Sunday, May 1, 2016

World rivers

Amazon, South America

Beginning in Brazil and traveling through Peru, Ecuador, Bolivia and Venezuela before emptying into the Atlantic Ocean, the Amazon is perhaps the most record-breaking river in the world. It is the largest (2.7 million sq. miles), the widest (202 miles wide at its mouth; 6.8 miles wide along its path) and among the longest (4,000 miles) and deepest (300 feet in some spots). It is also called the "Ocean River" because it boasts the greatest total discharge of all rivers—between 9 million and 32 million gallons per second—which is 20 percent of the world's freshwater ocean discharge.

CaƱo Cristales, South America

Starting in the Andean foothills of the Amazon rainforest in Colombia, the "river that ran away from paradise" is generally regarded as the most beautiful in the world due to its brief seasonal blooming of colorful bottom-feeding algae. In full glory during late October and early November when the water level is just right, vibrant blotches of reds, oranges, yellows, greens and blues paint its water—turning the surface into a virtual rainbow.

Danube River, Europe

At 1,770 miles long, the Danube is the second longest river in Europe after the Volga. But unlike the Volga, which only runs through Russia, the Danube snakes through Germany, Austria, Hungary, Croatia, Serbia, Bulgaria, Moldova, Romania and the Ukraine before emptying into the Black Sea. Vital to the settlement and political evolution of central and southeastern Europe, the Danube's banks are lined with castles and fortresses as it was the boundary between so many great empires. Today the lower portion of the Danube is a major avenue for freight transport, while the upper Danube is an important source of hydroelectricity.

Ganges, South Asia

Hindus believe the Ganges River is the earthly manifestation of the Goddess Ganga, and they worship it as the holiest of all rivers. Beginning in the southern Himalayas, the 1,560-mile river flows through China, India, Nepal and Bangladesh before emptying into the Indian Ocean. Many of the practicing Hindus who populate the 52 cities and 48 towns along its banks believe in the river's ability to cleanse them of their sins and liberate them from the cycle of life and death. Pilgrimage sites are particularly significant, attracting hundreds of thousands of worshippers each year, and some people cast the ashes of their dead into the river, believing it will guide the souls of the deceased straight to paradise.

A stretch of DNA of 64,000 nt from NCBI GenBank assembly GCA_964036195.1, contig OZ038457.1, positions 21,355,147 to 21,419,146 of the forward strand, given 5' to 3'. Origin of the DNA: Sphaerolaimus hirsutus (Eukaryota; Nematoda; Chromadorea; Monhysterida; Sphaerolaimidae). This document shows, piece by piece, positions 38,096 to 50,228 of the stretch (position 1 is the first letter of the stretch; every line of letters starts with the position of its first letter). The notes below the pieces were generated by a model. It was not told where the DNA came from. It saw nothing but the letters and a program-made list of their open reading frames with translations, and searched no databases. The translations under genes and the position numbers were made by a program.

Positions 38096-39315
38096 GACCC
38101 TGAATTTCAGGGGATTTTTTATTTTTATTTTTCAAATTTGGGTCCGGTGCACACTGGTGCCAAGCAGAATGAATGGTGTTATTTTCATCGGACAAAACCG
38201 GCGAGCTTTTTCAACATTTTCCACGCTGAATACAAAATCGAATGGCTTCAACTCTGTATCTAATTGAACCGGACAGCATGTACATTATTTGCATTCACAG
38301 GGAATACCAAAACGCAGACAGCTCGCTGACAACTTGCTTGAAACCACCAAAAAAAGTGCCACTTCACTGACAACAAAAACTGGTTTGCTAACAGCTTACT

Jordan, Southwest Asia

The Jordan River is both the Biblical and historical epicenter of the Judeo-Christian world. Not only is it where Jesus Christ was baptized by John, but it is also believed to be the scene of a number of miracles, including the crossing from Egypt to Canaan, and Biblical wars, such as the battle between Jonathan and Bacchides. Though part of the river's upper portion is still used for baptisms today, much of it is considered endangered due to domestic and agricultural use.

Mississippi, North America

The Mississippi River is the largest river system in North America—so large, in fact, that it runs through 10 U.S. states and is divided into two main parts: the Upper Mississippi (from its source in Northern Minnesota to where it meets the Ohio River at the southern tip of Illinois) and the Lower Mississippi (from the Ohio River to the Gulf of Mexico). A major navigational route and settlement hub since the Native Americans settled there, the Mississippi River has been immortalized in American culture in everything from books like Mark Twain's The Adventures of Huckleberry Finn to the rhythm and blues music of the Mississippi Delta.

Nile, Africa

At 4,132 miles long, the Nile is the longest river in the world. It also happens to be one of the most iconic. Flowing north through the deserts of Uganda and Egypt, it has been the lifeline of Egypt since the Stone Age, and, to this day, the vast majority of the Egyptian population is settled along its path. It is also one of the main routes of shipping traffic. In fact, the winter winds are so strong that ships can travel against the current using just a sail.

No comments: